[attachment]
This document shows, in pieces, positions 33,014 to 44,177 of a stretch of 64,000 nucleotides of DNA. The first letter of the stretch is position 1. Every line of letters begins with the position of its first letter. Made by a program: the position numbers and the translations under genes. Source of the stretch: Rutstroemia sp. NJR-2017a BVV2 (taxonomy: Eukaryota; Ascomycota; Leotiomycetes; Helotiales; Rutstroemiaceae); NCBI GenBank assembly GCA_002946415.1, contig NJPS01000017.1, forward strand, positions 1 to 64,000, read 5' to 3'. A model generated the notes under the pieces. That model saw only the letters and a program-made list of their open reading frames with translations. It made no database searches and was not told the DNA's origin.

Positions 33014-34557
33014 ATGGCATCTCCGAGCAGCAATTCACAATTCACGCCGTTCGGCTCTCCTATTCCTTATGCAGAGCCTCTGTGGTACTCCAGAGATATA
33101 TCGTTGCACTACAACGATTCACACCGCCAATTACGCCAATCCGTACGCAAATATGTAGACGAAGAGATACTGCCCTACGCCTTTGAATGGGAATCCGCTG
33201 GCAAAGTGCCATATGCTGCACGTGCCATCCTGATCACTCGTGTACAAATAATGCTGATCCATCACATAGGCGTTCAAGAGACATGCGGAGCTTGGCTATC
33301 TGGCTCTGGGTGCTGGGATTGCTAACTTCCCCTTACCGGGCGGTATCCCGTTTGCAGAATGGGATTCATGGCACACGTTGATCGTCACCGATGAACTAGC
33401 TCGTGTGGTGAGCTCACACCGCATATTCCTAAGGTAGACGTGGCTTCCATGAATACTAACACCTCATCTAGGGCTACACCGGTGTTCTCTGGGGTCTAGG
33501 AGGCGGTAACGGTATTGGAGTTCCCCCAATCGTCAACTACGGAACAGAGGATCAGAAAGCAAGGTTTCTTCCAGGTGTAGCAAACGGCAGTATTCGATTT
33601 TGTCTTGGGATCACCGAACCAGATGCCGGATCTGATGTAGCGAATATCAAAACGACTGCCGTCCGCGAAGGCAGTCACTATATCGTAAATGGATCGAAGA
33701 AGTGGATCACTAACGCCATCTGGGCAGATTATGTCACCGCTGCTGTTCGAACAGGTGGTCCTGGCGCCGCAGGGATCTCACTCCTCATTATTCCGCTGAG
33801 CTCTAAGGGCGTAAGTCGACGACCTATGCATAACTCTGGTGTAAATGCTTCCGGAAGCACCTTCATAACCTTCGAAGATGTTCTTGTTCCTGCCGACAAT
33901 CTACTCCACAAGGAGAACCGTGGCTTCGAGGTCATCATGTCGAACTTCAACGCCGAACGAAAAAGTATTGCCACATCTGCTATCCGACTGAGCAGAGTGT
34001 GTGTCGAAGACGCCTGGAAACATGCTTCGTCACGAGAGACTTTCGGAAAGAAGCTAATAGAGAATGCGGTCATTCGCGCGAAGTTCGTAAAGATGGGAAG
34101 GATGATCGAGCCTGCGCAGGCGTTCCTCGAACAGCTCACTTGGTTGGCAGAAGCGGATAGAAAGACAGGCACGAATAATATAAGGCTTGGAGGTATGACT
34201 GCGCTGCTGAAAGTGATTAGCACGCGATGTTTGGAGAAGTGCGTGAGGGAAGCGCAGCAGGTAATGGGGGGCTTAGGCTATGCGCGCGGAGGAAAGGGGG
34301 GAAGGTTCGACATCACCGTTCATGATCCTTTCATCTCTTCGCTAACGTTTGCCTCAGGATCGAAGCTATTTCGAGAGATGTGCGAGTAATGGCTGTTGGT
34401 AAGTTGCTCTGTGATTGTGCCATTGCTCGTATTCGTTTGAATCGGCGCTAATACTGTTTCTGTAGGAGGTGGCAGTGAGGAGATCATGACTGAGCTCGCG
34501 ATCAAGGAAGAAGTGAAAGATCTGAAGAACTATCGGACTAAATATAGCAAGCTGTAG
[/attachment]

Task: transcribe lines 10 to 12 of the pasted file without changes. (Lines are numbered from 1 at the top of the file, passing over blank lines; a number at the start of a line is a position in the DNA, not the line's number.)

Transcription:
33701 AGTGGATCACTAACGCCATCTGGGCAGATTATGTCACCGCTGCTGTTCGAACAGGTGGTCCTGGCGCCGCAGGGATCTCACTCCTCATTATTCCGCTGAG
33801 CTCTAAGGGCGTAAGTCGACGACCTATGCATAACTCTGGTGTAAATGCTTCCGGAAGCACCTTCATAACCTTCGAAGATGTTCTTGTTCCTGCCGACAAT
33901 CTACTCCACAAGGAGAACCGTGGCTTCGAGGTCATCATGTCGAACTTCAACGCCGAACGAAAAAGTATTGCCACATCTGCTATCCGACTGAGCAGAGTGT